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Weathering the Grey Cup in Winnipeg

By Bob Wood
November 11, 2015 - 0 comments

The 103rd edition of the Grey Cup kicks off on November 29.

This will be only the fourth Grey Cup contested in Winnipeg.

It is just a football game but the “Annual Classic” is the one-day event that brings Canadian fans together in shared stories, recollections and friendly rivalries.

Take the weather.

Of course, the weather has often been a factor. There was fog (1962), wind (1965 and 1995), mud (1950) and ice in 1977. All these games were classified as “Bowls” with the applicable weather condition used as a modifier.

Late November weather in Winnipeg averages -9 degrees Celsius at kickoff time. There is a 60 per cent chance of precipitation and a 40 per cent possibility of snow on the ground that day. Although 80 per cent of Investors Group Field seats are covered this won’t help the players.  Maybe they’ll call this one the Polar Vortex Bowl.

And there are the controversies. 

Was Hamilton’s Angelo Mosca trying to injure BC Lion star back Willie Fleming in ‘64?  Did Alouette Chuck Hunsinger really fumble in ‘54?  Or was it an incomplete pass?  And last year was that late game penalty that nullified Brandon Banks’ 90-yard punt return a good call? 

The celebrated east west rivalry hasn’t always existed. The first eight games were Eastern only affairs. The west got their chance at the Cup in 1921 but it wasn’t until 1935 that the Winnipeg Pegs triumphed. The Pegs used Americans and worse still paid them money.  That prompted a new rule. Teams would be restricted to five imports. Only players who had lived in Canada for a full year could compete in the Cup. The 1936 Regina Roughriders wanted to come east but five of their players were declared ineligible.  In spite of this, one of the most exciting Grey Cup games ever saw Sarnia Imperials knock off the Ottawa Rough Riders (26-20).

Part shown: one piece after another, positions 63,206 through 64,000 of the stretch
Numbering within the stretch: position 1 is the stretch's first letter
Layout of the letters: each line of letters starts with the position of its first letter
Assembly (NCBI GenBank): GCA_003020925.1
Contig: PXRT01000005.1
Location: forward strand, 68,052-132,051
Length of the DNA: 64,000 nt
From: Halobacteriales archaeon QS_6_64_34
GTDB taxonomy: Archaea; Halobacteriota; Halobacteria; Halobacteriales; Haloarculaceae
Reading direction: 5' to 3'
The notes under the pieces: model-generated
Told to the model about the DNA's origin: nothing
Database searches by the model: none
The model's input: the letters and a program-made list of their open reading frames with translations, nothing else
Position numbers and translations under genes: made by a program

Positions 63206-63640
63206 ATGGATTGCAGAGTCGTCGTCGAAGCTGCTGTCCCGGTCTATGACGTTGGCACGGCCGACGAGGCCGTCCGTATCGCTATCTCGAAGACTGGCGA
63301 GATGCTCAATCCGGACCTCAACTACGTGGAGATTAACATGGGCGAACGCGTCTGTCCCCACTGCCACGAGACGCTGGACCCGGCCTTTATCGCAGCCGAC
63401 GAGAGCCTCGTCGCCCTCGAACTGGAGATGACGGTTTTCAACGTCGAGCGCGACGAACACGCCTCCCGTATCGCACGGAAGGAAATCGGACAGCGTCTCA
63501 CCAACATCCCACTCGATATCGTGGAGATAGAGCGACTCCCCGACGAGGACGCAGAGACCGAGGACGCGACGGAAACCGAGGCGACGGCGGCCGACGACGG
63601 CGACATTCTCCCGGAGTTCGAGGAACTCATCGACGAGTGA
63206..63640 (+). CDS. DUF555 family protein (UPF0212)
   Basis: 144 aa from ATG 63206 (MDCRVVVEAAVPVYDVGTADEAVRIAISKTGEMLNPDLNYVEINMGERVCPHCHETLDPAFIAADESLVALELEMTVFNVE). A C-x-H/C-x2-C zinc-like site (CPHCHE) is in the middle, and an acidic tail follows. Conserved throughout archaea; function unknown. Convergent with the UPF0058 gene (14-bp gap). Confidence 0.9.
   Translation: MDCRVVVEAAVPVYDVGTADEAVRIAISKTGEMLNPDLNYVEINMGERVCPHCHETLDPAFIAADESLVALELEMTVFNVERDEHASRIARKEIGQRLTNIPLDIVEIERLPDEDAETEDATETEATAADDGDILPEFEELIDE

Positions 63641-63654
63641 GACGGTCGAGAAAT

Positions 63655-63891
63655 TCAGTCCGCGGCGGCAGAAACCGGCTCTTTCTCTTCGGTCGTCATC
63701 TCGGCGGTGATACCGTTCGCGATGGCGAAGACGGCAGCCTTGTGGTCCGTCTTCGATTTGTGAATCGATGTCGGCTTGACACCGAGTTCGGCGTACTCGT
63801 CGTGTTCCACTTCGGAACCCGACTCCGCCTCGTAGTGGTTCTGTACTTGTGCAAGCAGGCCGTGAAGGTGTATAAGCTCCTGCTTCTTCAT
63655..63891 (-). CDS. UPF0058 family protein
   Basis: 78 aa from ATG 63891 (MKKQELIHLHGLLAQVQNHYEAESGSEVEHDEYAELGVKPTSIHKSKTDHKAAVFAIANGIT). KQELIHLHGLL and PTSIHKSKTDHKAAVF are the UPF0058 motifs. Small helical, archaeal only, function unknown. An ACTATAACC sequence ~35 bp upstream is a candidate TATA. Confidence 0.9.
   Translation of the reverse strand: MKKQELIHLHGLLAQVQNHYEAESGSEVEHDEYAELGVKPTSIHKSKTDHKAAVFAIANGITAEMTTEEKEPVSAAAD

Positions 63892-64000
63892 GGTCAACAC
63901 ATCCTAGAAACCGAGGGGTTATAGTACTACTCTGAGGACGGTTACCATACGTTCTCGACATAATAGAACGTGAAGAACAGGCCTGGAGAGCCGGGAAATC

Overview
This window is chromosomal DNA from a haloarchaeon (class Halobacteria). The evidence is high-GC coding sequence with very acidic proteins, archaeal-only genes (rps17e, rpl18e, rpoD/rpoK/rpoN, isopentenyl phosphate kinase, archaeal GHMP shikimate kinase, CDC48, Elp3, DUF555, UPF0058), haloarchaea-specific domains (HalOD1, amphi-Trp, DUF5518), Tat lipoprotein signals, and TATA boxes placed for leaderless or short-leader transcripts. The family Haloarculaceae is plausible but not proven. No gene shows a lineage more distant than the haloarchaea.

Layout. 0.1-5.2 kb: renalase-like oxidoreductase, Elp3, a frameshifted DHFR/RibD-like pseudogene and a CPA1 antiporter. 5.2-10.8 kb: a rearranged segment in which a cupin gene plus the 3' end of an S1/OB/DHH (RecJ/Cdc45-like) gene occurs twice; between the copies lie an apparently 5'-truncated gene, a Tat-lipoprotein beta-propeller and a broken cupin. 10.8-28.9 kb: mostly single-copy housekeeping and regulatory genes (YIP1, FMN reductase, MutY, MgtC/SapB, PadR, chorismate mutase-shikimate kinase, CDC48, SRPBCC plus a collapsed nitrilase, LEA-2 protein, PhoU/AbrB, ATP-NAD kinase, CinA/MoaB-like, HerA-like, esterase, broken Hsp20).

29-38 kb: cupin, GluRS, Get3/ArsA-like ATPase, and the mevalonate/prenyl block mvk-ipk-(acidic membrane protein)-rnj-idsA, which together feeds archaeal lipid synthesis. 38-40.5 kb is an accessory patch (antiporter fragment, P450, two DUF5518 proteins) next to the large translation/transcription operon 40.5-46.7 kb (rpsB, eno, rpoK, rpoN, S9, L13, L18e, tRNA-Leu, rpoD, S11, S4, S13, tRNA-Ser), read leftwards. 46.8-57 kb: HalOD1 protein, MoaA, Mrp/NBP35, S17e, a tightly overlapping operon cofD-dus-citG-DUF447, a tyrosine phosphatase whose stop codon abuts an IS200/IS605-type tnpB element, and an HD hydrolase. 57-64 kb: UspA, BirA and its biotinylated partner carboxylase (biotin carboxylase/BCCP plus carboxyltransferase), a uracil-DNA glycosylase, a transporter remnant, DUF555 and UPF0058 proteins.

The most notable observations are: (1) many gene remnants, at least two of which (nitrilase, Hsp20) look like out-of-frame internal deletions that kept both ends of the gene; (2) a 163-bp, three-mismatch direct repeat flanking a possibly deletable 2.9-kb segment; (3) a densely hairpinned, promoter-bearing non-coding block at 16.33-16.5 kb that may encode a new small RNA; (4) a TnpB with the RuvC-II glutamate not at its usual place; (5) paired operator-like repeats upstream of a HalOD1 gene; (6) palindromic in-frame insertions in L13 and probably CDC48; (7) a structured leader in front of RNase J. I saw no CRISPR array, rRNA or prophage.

Significant changes were made to CFL’s rulebook this year. In the scheme of things though this year’s revisions were no big deal. 

For example, coaching from the sidelines was a 10-yard penalty until the mid ‘50s.  

Two outside scrimmage positions were eliminated in 1920. That changed the 14 man game to the 12 players on the field situation we know today.

The first forward pass was thrown at the 1929 game but it was effectively banned for the following year’s contest. That pass was incomplete but, according to the rules of the day, the ball was live. Players scrambled frantically to recover it. 

It took some years to get the passing rules straightened out. Up to 1949, a forward pass had to cross the line of scrimmage in the air to count as an eligible pass. If the ball was caught behind the line of scrimmage, the play was stopped and the offence was charged with a loss of down. 

The weather, some kind of controversy and plenty of head scratching over the CFL’s 100-page rulebook will all be in play this year.

Bet on it.



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